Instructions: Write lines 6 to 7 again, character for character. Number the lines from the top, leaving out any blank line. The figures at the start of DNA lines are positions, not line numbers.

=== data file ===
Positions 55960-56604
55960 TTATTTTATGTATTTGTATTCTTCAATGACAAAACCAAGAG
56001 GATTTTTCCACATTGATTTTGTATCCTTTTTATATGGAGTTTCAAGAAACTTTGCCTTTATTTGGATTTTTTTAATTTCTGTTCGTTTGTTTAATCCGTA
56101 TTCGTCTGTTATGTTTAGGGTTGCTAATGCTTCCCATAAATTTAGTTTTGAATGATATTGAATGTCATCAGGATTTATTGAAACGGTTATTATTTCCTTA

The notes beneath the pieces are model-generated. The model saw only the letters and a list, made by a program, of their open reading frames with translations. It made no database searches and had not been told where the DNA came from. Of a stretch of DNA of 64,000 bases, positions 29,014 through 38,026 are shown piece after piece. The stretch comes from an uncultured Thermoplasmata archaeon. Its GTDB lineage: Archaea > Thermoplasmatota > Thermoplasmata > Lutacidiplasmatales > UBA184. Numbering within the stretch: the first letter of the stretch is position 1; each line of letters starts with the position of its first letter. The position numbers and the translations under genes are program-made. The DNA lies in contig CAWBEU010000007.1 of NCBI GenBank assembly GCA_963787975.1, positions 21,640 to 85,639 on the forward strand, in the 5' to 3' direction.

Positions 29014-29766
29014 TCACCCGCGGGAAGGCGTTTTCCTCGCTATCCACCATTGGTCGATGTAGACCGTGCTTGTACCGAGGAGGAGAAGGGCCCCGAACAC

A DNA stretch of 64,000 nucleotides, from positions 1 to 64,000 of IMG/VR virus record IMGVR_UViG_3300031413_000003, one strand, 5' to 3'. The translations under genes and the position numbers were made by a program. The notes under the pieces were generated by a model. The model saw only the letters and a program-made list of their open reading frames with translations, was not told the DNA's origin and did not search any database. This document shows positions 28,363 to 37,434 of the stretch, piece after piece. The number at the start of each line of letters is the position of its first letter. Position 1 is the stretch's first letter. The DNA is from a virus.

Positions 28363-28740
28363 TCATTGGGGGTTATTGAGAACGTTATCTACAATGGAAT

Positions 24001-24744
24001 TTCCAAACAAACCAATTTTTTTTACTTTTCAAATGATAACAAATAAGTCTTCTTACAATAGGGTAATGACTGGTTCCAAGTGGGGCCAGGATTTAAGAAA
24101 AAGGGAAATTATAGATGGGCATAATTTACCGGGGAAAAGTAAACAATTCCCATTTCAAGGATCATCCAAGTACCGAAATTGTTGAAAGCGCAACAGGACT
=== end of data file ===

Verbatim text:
Positions 29014-29766
29014 TCACCCGCGGGAAGGCGTTTTCCTCGCTATCCACCATTGGTCGATGTAGACCGTGCTTGTACCGAGGAGGAGAAGGGCCCCGAACAC